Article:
We hope you too can rejoice in the baptism of these three including Pupu Daeng. We also trust that you’ll continue to pray and seek God in your own life. Maybe it won’t be cows that come back to you, but we have faith that our God can do miracles in your life too.



Plant. Water. Grow.

by Chase Arndt

My perception of mission work was drastically altered the first time I set foot in Kenya. Somehow I had the skewed vision of being the enlightened crusader on foreign soil out to share the gospel in a dark land where there was no Light.   However, I quickly learned that this was not the case. When I first went to Kenya I saw evidence of His work everywhere, ranging from a local entrepreneur giving up the corrugated tin to fix his own leaky roof, to the love and kindness of Maasai women inviting us into their homes to share a cup of chai, God was already there! I was left with my shaken view of missions and the question “Lord, what am I here for?” There are 60% of the Maasai that have not been reached with the gospel, but I was struggling to share with them. Was there a way I could be more effective in this diverse culture and language? In college I had been studying sustainable growth and development, focused primarily on agriculture. It was during this time, with sustainability on my mind, and my feet in Africa, I began to think about how I could most effectively be used to further the gospel.

The main issue I encountered while in Kenya, besides reaching the un-reached, was that of a distorted gospel. Most people were not able to study the Bible for themselves, whether that was an issue of language, reading ability, or knowledge of how to study something inductively. Therefore, many of these people were easily lead astray by false teachers or those in search of making a quick shilling (dollar). If we could train leaders in the community to combat this plague of false teaching, that were already more fluent in the language and culture than I could ever hope to become, we could reach people and places that I could never reach in quite the same way. In this way it seemed to me that discipleship was a more effective path than evangelism, that as in 1 Corinthians 3:6, “I planted, and Apollos watered, but God caused the growth.” I was only a part of God’s work, and once these methods were taught and absorbed, for it to be truly sustainable, I would someday be working myself out of a job, for success without a successor is no success at all.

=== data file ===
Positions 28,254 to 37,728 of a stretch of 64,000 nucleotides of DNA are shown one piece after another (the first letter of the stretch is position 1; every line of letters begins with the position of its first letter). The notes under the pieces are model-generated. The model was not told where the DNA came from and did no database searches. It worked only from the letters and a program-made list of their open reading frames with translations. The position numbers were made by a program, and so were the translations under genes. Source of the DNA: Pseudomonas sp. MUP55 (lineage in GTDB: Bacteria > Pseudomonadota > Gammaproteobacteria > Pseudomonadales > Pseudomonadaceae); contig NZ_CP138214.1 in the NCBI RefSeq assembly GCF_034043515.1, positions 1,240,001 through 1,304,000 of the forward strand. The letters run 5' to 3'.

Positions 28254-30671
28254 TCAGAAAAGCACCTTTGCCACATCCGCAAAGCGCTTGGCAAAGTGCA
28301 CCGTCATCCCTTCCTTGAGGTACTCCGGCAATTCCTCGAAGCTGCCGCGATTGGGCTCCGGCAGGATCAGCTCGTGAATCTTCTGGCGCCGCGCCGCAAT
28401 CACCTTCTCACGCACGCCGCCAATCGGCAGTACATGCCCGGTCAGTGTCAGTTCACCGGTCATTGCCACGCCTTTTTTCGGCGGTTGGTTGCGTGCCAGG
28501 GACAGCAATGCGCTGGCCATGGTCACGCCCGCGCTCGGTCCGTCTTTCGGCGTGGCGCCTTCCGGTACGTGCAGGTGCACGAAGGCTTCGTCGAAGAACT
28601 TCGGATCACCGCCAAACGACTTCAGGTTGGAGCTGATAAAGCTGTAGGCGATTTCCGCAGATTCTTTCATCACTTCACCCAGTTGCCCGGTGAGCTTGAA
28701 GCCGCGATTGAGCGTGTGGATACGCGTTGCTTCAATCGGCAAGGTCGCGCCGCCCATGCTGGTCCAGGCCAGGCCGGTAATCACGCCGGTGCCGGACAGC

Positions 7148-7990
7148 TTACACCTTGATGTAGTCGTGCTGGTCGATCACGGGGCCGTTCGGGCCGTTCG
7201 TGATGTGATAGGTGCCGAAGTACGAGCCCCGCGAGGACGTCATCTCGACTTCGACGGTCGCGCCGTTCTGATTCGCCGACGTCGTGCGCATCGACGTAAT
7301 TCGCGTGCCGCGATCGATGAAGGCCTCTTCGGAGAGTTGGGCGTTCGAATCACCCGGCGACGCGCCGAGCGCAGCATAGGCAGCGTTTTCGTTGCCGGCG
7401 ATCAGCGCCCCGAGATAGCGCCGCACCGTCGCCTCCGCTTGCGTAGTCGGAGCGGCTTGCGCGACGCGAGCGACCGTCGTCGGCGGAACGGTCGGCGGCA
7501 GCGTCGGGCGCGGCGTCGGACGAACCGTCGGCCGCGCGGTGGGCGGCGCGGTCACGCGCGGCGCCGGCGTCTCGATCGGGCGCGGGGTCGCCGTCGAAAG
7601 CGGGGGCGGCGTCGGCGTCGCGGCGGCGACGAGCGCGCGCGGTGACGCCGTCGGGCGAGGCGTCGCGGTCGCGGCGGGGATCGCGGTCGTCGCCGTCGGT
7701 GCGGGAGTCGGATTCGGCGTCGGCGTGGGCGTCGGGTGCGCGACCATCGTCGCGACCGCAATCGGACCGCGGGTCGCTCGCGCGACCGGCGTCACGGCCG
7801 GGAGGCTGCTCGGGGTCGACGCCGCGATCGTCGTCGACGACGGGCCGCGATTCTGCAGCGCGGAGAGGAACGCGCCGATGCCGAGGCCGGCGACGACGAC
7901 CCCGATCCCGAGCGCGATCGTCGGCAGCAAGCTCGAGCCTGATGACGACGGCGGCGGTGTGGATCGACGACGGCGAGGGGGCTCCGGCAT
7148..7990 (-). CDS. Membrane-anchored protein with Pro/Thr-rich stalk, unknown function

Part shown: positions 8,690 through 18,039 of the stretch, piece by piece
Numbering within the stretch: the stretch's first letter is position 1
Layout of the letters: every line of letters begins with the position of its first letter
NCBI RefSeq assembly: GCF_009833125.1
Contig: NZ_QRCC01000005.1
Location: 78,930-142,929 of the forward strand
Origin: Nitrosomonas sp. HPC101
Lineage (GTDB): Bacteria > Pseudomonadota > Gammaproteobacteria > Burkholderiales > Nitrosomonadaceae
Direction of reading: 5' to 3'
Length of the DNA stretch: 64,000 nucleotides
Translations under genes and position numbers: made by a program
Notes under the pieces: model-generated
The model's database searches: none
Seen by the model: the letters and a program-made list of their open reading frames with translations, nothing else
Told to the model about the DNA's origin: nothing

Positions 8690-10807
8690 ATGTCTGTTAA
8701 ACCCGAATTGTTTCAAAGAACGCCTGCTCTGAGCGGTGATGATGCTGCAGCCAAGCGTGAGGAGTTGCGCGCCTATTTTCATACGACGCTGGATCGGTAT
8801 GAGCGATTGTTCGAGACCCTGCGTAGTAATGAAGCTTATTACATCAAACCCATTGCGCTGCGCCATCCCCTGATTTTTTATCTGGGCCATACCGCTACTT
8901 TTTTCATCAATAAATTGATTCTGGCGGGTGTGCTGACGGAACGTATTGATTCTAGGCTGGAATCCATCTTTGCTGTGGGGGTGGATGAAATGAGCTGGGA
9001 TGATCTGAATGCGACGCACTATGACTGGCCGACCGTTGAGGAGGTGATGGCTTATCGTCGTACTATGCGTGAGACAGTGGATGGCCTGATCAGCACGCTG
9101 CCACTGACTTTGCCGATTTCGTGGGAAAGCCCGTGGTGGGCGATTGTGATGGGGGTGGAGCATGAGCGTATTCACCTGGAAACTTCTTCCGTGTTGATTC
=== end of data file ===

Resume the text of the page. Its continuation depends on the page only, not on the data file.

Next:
This is our vision in Kimana, Kenya. To establish a pastoral training and community development center that will be focused on meeting the needs of the whole person while teaching them to study the Word for themselves. So that, in this way, they, as James says, “may be perfect and complete, lacking in nothing.” We hope to be able to establish a place where local community members may come for any need they may have and that it will sustain itself within that community, long after we are gone so that we are not creating a dependency that will cause this mission to fall when we leave. Local pastors and leaders will pick up the torch and continue to let God do the growing.



Blooming Beyond the Greenhouse - Part Seven

The last page of the 2012 calendar has turned – and a visitor to Cambodia in the early months of 2013 would delight in this country’s most temperate weather:  comfortably warm days, clear skies, light breezes and almost no rain.  The harvesting of rice, a staple crop, is well underway, marking the completion of a full planting and growing cycle since Sheila’s arrival to work here in January 2012.  We have followed the unfolding of her days much as we might watch the flowering of a seedling transplanted from a greenhouse into a field for harvest.